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Exam speaking tips (FCE / CAE / CPE and IELTS)

For most candidates, the speaking part of their exam is the most daunting. Knowing that you will be judged on your pronunciation, fluency and grammatical range is a scary thought for most exam students and I always feel sad when a student doesn't do as well as they could because they were too nervous. Common problems in exam speaking include:

  • focusing on accuracy and using high-level language at the expense of fluency

  • not fully understanding each part of the exam and what you need to do

  • getting so nervous and anxious that you cannot perform well

In this post, I'm going to share seven tips for dealing with speaking exams. The tips will be divided into tips for IELTS candidates and tips for the Cambridge exams but it's worth reading all of them as there is useful information throughout!

Three tips for IELTS speaking

Keep your answers in Part One short and simple One common problem is that candidates don't realise that in Part One they need to give short answers. The examiner has eleven questions to ask and they must finish all of them. If your answers are too long, the examiner will need to interrupt you which is very annoying for them and unpleasant for you! In Part One, simply answer the question and give one extra piece of information:

examiner: Do you like snow or rain better? candidate: Well, for me I have to say I prefer snow. In my country, there is a lot

of rain in the summer but we don't have cold winters so I would like to see snow as it's more interesting for me. Notice that there is a direct answer to the question followed by a brief explanation. Cambridge tip: This idea also applies to Cambridge exams; your answers in the opening section should be short and simple!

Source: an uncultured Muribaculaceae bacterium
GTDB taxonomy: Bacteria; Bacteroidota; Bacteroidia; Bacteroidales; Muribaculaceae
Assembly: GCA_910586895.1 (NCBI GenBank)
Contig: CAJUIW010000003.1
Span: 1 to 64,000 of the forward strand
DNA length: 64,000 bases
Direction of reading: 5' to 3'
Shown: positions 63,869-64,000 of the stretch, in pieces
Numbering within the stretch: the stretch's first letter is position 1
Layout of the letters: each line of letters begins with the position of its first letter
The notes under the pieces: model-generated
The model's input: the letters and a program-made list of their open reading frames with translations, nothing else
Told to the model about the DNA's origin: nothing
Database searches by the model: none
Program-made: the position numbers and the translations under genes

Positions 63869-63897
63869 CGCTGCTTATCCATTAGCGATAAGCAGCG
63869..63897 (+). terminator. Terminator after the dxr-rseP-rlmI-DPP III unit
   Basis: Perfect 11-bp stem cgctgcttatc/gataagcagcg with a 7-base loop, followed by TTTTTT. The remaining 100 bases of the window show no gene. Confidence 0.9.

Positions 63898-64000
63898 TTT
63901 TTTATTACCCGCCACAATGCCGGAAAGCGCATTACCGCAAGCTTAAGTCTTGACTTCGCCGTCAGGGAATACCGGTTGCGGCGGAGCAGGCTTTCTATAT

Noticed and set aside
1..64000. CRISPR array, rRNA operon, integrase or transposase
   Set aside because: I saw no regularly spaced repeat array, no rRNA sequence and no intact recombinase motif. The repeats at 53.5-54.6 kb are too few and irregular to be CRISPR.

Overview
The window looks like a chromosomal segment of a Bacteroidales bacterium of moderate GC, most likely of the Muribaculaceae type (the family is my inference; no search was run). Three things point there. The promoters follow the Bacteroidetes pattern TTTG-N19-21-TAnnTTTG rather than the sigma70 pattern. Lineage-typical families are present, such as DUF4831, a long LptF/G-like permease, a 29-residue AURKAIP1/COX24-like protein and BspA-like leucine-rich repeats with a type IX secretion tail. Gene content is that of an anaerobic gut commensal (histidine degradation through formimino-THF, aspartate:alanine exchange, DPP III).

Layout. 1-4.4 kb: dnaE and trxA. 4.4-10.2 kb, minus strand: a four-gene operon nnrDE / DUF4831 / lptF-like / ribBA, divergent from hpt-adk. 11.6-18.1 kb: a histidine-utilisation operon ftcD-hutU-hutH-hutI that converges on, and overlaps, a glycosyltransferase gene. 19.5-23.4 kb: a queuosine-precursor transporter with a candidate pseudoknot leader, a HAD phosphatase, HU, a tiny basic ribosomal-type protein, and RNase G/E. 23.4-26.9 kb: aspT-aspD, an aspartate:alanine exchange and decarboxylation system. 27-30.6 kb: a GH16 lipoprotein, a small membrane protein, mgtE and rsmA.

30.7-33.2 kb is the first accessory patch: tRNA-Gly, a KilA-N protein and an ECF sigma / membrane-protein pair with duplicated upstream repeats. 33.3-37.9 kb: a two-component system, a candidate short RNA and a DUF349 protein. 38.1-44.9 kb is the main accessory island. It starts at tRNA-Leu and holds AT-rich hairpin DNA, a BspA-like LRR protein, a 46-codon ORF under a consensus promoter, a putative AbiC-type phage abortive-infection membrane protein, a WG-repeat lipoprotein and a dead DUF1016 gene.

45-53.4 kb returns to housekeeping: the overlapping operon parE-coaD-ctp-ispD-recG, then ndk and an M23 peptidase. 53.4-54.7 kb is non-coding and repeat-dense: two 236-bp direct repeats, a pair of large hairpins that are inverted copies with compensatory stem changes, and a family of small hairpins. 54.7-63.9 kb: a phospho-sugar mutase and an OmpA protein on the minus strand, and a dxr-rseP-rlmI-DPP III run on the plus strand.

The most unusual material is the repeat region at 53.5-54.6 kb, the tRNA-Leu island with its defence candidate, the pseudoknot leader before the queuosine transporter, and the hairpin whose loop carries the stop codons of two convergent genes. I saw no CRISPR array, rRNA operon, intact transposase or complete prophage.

Practice Part Two every day People are often very anxious about Part Two of the IELTS exam. However, while talking on your own for up to two minutes might seem frightening, in fact this is the part of the exam that you can most easily prepare for at home. I suggest you create a routine of practicing one Part Two question on a daily basis. If you do this, you will be able to practice until the task feels comfortable and familiar.

  • find some example Part Two questions online

  • get your smartphone, a pen and some paper

  • start with the first question (don't just choose the easy ones!). Set your stopwatch to one minute and make your notes

  • record yourself with your phone as you complete the Part Two question

  • listen to the recording and give yourself two pieces of positive feedback and one thing to improve the next time

  • do one question a day - it shouldn't take you more than 5 minutes

Cambridge tip: do the same with the solo tasks in these exams too - regular practice over time gets you to where you want to be!

Learn about the world and practice discussing it in English